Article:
Tony Patterson Sports Grounds completed a large-scale project it completed at the University of Limerick in Ireland. The development saw a 28-acre area being transformed into a sports hub as part of a £4m investment.
The University of Limerick has been an institution of proud sporting heritage since it was founded 30 years ago. Nurturing sporting talent is an intrinsic part of the university’s foundations and the facilities available to students and athletes play a huge role in that. The University of Limerick Sport Arena, for example, is home to Ireland’s first 50m swimming pool and the National Strength and Conditioning Centre.
To further improve the facilities, the University set out to create a number of elite-standard playing pitches on campus. The university selected Tony Patterson Sports Grounds for the project, which delivered a total of four synthetic and two natural grass pitches – alongside other facilities – on a 28-acre site.
The £4m project was uniquely funded by the students, following a referendum vote to pay a levy to finance the project.
In total, Tony Patterson Sports Grounds designed and built 60,000sq m of elite-level synthetic and natural playing surfaces with 5,500sq m of new roads and car parking space. The project also included a bespoke pavilion building.
The Maguires Pitches development included an area capable of being sectioned into four synthetic 3G football pitches, or two full-size 3G GAA pitches. In addition, the development saw the creation of one natural GAA pitch, a natural grass multi-sport training area and three hurling walls.
Due to the project environment being a thriving and vibrant campus, the company maintained access for students and the public to live and work undisturbed.
To encourage a healthy and active lifestyle amongst students and other users of the campus, a new running trail – affectionately known as ‘The Golden Mile’ – was also created. This integration of professional athletics and everyday wellbeing are a key indicator of the university’s sporting ethos and the project’s ongoing.
The 38-week construction project was delivered on time and on budget.
As the site included designated protection areas, being environmentally sensitive was at the core of every stage of the development. Sustainable measures included installing rainwater harvesting and attenuation systems to recycle water for irrigation across the natural grass surfaces, as well as utilising materials which reduce life cycle costing and therefore waste.
Elsewhere, bespoke rootzones have reduced the requirement for watering and fertilising to a minimum and have helped to promote sustainability. The emphasis on sustainability extended beyond the sports facilities too. As well as the natural turf pitch having a dense, strong, and resilient sward, the development included the creation of a wildflower meadow. Specific trees and shrubs were planted to promote sustainability and tree protection works were also carried out on existing landscapes.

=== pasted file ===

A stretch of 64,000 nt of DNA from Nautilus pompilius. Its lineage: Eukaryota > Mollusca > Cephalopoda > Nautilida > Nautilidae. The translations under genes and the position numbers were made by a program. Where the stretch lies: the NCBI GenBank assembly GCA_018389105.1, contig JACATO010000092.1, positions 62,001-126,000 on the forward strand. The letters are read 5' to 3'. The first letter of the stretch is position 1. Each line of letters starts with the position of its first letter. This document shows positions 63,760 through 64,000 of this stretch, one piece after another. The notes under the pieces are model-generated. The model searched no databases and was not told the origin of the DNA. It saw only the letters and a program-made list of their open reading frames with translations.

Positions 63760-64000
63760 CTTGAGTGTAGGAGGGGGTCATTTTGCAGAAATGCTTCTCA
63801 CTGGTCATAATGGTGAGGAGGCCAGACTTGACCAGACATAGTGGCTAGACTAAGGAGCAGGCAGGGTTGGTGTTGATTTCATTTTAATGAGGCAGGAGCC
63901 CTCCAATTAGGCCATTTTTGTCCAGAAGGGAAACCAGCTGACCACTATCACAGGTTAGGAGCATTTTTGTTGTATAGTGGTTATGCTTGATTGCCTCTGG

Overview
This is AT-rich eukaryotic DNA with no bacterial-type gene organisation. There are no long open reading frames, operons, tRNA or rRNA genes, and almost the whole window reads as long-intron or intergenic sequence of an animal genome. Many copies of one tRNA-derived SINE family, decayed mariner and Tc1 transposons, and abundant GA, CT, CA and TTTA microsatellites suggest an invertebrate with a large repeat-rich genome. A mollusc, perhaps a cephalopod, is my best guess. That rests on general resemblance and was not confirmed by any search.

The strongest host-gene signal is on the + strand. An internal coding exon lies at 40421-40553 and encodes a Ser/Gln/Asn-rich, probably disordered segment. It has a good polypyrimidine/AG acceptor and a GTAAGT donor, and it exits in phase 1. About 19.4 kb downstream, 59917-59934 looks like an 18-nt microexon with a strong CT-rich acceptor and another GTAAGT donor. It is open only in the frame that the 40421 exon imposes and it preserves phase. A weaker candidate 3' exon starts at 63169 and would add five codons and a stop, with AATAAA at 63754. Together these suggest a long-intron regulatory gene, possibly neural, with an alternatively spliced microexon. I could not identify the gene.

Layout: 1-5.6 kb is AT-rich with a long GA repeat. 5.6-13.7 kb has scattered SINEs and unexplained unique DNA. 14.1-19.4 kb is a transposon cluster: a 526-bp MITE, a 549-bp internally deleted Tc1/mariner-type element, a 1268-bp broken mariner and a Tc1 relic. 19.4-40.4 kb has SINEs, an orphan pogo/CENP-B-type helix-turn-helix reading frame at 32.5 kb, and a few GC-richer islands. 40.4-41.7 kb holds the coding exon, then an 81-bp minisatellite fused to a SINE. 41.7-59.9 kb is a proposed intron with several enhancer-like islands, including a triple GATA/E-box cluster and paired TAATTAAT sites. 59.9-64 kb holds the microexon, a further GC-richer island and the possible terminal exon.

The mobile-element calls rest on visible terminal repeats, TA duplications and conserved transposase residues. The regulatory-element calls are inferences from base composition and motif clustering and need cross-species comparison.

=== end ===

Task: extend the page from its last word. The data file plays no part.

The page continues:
The project also included a number of technologically-advanced solutions. LED floodlighting and LED amenity lighting were chosen to illuminate the site, with bespoke software written specifically for the smart-integrated control booking system.
New high voltage electrical upgrade works were also carried out across the facility and throughout the university campus.
Described by the University of Limerick’s Director of Sport and Recreation, Dave Mahedy, as being “developed from practically a swamp”, the creation of the huge complex presented a number of challenges – all which the team at Tony Patterson was able to tackle successfully.
The work was carried out during one of the wettest autumn-winter periods on record, which caused a high water table. As a result, ground stabilisation and specialist LGP machines were utilised to achieve the project on time, despite the adverse weather conditions.
There was also an unrecorded, large-diameter trunk water main that ran through the site – which the Tony Patterson team diverted into a safe-zone. This adaptability was integral to the success of the project, with potential time delays avoided with traffic management systems being implemented to coordinate work access and deliveries.
The sheer size and scale of the project was logistically difficult too – the project required over 4,000 lorry deliveries.
The Maguires Pitches project – part of the university’s new €7m sports campus – has been well received by students, visiting athletes and university staff, as well as the general public, which has access to the facilities.
“Every night of the week somebody is on the pitches,” says Dave Mahedy, Director of Sport and Recreation. “It’s a great addition to the community, to the college and to Limerick.”
Gerard Cunningham, the university’s Sports Facilities Manager, adds: “The facilities are a massive contributor to the success we’re having.
“All our pitches cater specifically to different sports, which is a huge advantage to our students.”
According to Gerry O’Brien, the university’s Deputy President, the facility strengthens the institution’s reputation as a leader in sports.
“Our state-of-the-art sports campus has been enhanced further with the completion of this project and reaffirms our status as Ireland’s sporting campus and one of the best in Europe,” he says.
“We acknowledge the role of sport in shaping our students and the students are at the centre of this institution’s focus and their campus experience, both inside and outside of the lecture halls, is at the core of our commitment to them at UL.”